CFN Era Top 20 Players: No. 20 Oklahoma RB Adrian Peterson

CFN Era Top 20 Players: No. 20 Oklahoma RB Adrian Peterson

Big 12

CFN Era Top 20 Players: No. 20 Oklahoma RB Adrian Peterson

By 20th Anniversary Top 20 Players

Who were the top 20 players since CFN started in 1998? No. 20, Oklahoma RB Adrian Peterson

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CFN Era Top 20 Players: No. 20 Oklahoma RB Adrian Peterson

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CFN 20th Anniversary All-America Teams 
Offense | Defense | Special Teams is turning 20 this season, so we’re looking back on the greatest players, games, coaches and more since we first kicked things off back in 1998.

For the Top 20 Players since CFN started, the rules are simple. Who made the biggest impact, who were the most important, and who were ones who made the biggest difference? Who were the defining players of the last 20 years?

Also, nothing before 1998 counts.

Adrian Peterson, RB Oklahoma (2004-2006)

Oklahoma was rolling.

Sort of.

The Sooners came off a great season that ended with a crashing thud, getting shocked by Kansas State in a 35-7 blasting of a Big 12 title game, and then losing to Nick Saban and LSU in the national championship. But OU had established dominance overall in the Big 12, and more importantly, over Texas.

Not only did Oklahoma win four straight in the Red River Rivalry, but it destroyed the Longhorns 65-13 in 2003 – that wasn’t lost on two of the top recruits in the nation, who happened to be from Texas.

Rhett Bomar was considered the No. 1 quarterback prospect and the superstar get of the Sooner class, but Adrian Peterson – who ended up picking OU over USC, where he could’ve shared a backfield with Reggie Bush – was No. 1A.

Bomar showed promise, and eventually was named MVP of the 2005 Holiday Bowl win over Oregon, but he got kicked off the team after getting caught up in an NCAA violation surrounding a reportedly no-show job at a car dealership. He went on to put up massive numbers for Sam Houston State before spending a few years in the NFL.

Meanwhile, Peterson dominated from Day One.

Oklahoma’s Interesting Three Year Run

The true freshman tore up Bowling Green for 100 yards and a score on just 16 carries in the 2004 season opener, and he didn’t stop there with 11 100-yard games, setting NCAA records for a freshman in a 1,925-yard, 15-touchdown season.

Oklahoma went 12-0 in 2004 with a Big 12 Championship, but all good parts to the season came crashing down hard in a 55-19 national title loss in the Orange Bowl to USC and Heisman-winner Matt Leinart.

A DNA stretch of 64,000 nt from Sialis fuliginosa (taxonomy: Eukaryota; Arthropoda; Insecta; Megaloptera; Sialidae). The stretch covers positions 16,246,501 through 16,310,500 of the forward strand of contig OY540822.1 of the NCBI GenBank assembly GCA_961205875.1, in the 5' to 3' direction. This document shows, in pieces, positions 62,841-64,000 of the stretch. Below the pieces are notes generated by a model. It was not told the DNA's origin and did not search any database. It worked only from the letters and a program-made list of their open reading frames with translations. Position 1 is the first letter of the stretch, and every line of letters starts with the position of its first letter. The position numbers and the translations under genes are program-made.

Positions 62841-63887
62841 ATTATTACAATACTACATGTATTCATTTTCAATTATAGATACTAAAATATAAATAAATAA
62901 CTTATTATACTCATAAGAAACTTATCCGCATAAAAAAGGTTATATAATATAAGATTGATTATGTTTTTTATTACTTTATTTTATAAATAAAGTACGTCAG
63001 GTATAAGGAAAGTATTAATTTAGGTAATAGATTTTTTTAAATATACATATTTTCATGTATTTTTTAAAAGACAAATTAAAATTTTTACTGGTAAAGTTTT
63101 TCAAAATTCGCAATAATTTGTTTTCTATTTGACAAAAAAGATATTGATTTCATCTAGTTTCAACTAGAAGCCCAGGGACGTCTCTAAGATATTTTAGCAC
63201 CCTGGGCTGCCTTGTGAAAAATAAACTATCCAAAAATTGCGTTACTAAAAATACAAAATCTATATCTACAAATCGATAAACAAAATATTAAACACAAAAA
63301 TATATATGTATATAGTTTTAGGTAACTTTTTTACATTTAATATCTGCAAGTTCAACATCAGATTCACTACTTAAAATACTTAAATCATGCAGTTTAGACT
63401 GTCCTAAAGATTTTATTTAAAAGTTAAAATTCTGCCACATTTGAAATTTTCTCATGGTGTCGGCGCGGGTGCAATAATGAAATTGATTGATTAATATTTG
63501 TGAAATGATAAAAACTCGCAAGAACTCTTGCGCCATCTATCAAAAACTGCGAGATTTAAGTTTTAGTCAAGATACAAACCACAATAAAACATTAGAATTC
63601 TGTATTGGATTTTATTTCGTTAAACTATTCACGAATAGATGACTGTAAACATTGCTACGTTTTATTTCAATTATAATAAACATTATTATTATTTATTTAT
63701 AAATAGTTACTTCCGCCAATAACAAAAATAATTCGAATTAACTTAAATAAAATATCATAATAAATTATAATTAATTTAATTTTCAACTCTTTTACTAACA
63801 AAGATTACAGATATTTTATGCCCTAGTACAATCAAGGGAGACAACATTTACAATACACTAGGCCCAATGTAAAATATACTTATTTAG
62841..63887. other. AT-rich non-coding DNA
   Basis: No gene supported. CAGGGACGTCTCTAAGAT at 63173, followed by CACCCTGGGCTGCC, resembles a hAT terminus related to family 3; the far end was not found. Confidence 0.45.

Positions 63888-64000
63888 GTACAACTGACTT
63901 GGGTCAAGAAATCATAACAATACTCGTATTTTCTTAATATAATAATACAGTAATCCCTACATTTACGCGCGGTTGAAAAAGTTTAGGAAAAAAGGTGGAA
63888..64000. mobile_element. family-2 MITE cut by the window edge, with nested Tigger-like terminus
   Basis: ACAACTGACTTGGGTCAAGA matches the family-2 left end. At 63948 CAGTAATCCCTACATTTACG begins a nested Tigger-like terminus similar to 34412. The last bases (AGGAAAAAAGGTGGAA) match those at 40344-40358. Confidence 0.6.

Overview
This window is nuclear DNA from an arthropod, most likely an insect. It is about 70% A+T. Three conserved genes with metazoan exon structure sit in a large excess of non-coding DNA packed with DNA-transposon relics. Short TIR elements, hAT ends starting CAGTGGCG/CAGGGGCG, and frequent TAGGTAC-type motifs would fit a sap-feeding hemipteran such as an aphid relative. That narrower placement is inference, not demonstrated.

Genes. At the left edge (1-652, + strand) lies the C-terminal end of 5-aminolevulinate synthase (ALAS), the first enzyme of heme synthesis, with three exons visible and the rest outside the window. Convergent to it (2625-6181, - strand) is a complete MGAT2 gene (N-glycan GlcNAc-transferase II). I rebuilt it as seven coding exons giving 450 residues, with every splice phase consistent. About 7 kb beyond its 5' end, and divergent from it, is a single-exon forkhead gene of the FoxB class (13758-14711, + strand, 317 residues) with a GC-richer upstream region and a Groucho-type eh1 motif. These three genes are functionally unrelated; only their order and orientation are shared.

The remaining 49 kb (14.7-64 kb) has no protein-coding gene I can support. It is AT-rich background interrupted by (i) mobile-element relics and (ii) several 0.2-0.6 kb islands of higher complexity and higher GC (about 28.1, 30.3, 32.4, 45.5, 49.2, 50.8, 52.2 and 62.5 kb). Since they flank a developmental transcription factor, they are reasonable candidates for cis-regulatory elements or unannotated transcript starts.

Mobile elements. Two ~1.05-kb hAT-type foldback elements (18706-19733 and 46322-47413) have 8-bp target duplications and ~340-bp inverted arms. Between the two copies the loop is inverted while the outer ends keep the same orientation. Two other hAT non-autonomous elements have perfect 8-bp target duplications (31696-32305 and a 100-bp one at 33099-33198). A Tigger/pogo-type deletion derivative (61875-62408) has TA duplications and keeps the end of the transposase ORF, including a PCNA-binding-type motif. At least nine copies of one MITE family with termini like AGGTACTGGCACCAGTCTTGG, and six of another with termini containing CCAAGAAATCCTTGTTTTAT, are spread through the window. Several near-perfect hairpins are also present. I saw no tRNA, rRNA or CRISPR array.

Peterson finished second in the Heisman voting, while teammate Jason White was third. Shockingly, Peterson missed out on winning the Doak Walker Award, too, as the nation’s best running back – that went to Cedric Benson of Texas.

Peterson missed time in his sophomore season with an ankle problem, but he still ended up rushing for 1,104 yards and 14 scores. With the star RB banged up, OU lost four games, but went on to win the Holiday Bowl.

And then came the big question – was Peterson getting too much unnecessary work?

The coaching staff occasionally kept feeding Peterson the ball in blowouts, and  in his junior season, it turned out to be a problem.

Oklahoma was struggling through a 3-2 start to 2006 – including a loss to Texas. With the Week Six game against Iowa State well in hand, Peterson was still in the game, when on his 26th carry he tore off a brilliant 53-yard touchdown run – and broke his collarbone, missing the rest of the regular season.

But the Sooners turned out fine, winning the next seven games and the Big 12 title with Peterson on the sidelines. No. 28 would return for the classic Fiesta Bowl loss to Boise State, but he was held to 77 yards and two scores on 20 carries.

Adrian Peterson: The Legendary Career

Peterson finished his three years at Oklahoma with 4,041 rushing yards and 41 scores, averaging 5.4 yards per carry. He never won a Heisman, and he never took home a Doak Walker, but he was a three-time All-Big 12 performer who turned out to be the best combination of size, power, and blazing speed of any running back in the last 20 years of college football.

CFN 20th Anniversary lists compiled by Rich Cirminiello, Pete Fiutak, Phil Harrison & Russ Mitchell


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